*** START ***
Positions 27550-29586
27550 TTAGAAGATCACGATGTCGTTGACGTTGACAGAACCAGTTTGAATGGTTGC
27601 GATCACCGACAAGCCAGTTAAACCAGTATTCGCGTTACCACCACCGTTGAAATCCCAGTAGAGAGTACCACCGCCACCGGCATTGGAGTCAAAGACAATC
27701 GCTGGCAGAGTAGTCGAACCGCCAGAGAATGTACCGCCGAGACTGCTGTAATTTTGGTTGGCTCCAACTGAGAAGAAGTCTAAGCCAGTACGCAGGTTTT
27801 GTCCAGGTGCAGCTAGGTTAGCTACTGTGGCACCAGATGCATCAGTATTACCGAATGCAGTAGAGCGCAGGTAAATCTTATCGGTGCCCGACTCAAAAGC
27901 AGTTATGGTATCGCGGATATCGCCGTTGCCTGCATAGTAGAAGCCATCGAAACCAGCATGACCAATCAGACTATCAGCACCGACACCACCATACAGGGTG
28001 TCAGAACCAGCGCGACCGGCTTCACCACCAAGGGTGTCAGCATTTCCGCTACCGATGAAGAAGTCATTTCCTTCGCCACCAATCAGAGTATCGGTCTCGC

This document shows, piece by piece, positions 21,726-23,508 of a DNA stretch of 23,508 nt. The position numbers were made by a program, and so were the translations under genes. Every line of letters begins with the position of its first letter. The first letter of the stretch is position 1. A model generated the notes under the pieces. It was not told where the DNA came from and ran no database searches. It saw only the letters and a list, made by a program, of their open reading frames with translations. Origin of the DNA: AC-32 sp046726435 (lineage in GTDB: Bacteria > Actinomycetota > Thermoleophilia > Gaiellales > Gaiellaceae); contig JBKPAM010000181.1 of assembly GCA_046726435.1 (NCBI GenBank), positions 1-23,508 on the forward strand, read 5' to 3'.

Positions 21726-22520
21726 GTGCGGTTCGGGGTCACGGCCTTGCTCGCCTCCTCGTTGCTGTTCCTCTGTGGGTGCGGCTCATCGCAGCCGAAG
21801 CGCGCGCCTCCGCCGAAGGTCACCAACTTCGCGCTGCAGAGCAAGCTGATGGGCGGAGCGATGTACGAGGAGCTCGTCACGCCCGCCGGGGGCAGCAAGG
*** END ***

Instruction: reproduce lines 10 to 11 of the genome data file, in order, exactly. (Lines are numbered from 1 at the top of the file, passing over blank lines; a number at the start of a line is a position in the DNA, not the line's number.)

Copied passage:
21726 GTGCGGTTCGGGGTCACGGCCTTGCTCGCCTCCTCGTTGCTGTTCCTCTGTGGGTGCGGCTCATCGCAGCCGAAG
21801 CGCGCGCCTCCGCCGAAGGTCACCAACTTCGCGCTGCAGAGCAAGCTGATGGGCGGAGCGATGTACGAGGAGCTCGTCACGCCCGCCGGGGGCAGCAAGG